21 May 2022

On the record: Two centuries of Limerick music history brought to book

At the launch, Lorcan Murray, Geraldine Brennan, Ken McLoughlin, Mayor James Collins, Paddy Brennan, Fergal Lawler, and John Dundon Picture: Michael Cowhey

At the launch, Lorcan Murray, Geraldine Brennan, Ken McLoughlin, Mayor James Collins, Paddy Brennan, Fergal Lawler, and John Dundon Picture: Michael Cowhey

A LIMERICK historian and rock ‘n’ roll fanatic has published his magnum opus — the definitive chronology of the city and county’s music scene since 1800, compiled in a single book. 

The History of Limerick Music 1800 - 2018, by Corbally man Paddy Brennan, will be launched by Castletroy-born and US-based Irish trad icon Mick Moloney at Thomond Park next Monday.

The 556-page book, which comes in a regular softback and special edition hardback edition, starts with the inception of Limerick’s emerging classical period with George Alexander Osborne.

Son of St Mary’s Cathedral organist, Osborne was the underdog among European pianists, who befriended Chopin, Mozart, Berlioz and Liszt. The latter, coincidentally, performed in Limerick in 1842 at Swinburn Hotel (now Debenham’s on Sarsfield Street).

In his detailed anthology, Paddy writes about opera virtuoso Catherine Hayes, whom he believes “should be immortalised more than what she is” and that a section of the Opera Project should be dedicated to the seminal 19th century artist.

Hayes was not the only singer to take the opera stage by storm, as Paddy also writes about Joseph O’Mara, born in 1864, who is considered Ireland’s forgotten tenor.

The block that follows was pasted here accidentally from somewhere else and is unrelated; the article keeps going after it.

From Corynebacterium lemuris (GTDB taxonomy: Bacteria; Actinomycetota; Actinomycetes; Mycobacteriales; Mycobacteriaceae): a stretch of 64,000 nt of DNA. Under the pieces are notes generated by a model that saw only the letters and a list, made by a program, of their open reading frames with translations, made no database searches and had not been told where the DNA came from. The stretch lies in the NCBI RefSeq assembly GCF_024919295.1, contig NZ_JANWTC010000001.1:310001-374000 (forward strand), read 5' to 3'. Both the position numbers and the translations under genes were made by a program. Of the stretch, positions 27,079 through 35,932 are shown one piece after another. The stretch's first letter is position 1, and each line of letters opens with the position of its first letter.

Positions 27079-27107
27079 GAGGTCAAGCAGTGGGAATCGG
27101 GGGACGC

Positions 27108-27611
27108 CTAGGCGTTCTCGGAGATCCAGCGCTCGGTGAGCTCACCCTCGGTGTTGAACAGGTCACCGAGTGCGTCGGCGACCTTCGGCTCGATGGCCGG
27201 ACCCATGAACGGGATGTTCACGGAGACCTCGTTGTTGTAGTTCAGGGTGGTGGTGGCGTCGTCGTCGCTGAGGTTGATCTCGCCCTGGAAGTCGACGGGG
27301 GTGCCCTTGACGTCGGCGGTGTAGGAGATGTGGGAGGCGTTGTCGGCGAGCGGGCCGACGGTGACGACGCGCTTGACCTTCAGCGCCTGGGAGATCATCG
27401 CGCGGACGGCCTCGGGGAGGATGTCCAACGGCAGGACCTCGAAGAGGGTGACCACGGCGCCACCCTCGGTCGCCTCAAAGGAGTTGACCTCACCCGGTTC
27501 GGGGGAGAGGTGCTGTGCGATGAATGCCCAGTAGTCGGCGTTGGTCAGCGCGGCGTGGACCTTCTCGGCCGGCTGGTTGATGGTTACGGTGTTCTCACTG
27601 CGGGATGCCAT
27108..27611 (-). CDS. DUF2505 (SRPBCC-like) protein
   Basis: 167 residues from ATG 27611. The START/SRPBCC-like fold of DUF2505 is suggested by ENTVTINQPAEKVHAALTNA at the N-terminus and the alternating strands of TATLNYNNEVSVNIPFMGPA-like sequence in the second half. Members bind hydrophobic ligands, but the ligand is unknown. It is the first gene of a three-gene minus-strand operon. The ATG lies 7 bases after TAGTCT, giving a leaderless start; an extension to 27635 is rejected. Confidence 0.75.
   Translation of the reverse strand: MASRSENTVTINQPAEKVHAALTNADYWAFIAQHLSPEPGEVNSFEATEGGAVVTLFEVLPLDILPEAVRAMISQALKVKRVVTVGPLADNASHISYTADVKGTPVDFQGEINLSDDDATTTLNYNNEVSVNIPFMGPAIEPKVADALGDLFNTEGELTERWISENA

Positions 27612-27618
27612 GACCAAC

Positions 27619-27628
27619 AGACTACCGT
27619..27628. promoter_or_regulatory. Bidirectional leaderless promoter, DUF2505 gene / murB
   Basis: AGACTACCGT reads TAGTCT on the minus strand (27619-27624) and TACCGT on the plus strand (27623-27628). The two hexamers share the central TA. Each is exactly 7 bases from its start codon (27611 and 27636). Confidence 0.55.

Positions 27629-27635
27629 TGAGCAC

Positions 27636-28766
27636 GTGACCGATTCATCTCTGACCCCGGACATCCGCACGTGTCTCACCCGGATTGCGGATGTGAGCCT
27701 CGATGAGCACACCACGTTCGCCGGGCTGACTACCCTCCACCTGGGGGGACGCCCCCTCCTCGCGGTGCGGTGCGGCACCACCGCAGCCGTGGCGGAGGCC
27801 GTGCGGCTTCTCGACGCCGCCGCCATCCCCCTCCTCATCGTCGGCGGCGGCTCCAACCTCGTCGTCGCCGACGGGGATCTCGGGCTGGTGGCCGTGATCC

Preceding the showband and rock ‘n’ roll eras, Paddy also details the rivalry between the working class brass marching bands, such as the Boherbuoy Band, with the emerging Glenn Miller-esque big bands of the early 1900s.

“It’s fascinating, the trouble that went on between all the local bands from different parts of the city,” Paddy told the Leader this week. 

Then came Limerick’s anti-establishment period with the rise of Granny’s Intentions, a psychedelic flower-pop group that took over the beat-group nights.

They were “within a whisker” of becoming famous. “But they will always be fondly remembered from the people who went to beat group clubs back in the 60s. The first name that would run off your tongue would be Granny’s Intentions.”

And before the Cranberries rose to global fame, Tuesday Blue was Limerick’s most prominent act of the late 1980s. Though they were known across the United States, they were always “on the verge of a breakthrough”, Paddy said.

On the Cranberries, he said: “Other bands were writing about love and songs that wouldn’t stand out. Whereas the Cranberries were writing songs where you would actually start listening to the words.” 

Paddy’s book will be available for purchase on October 30. The regular softback edition will cost €30; and 250 special hardback editions are available for €100, which will also include a double-CD of Limerick acts. 

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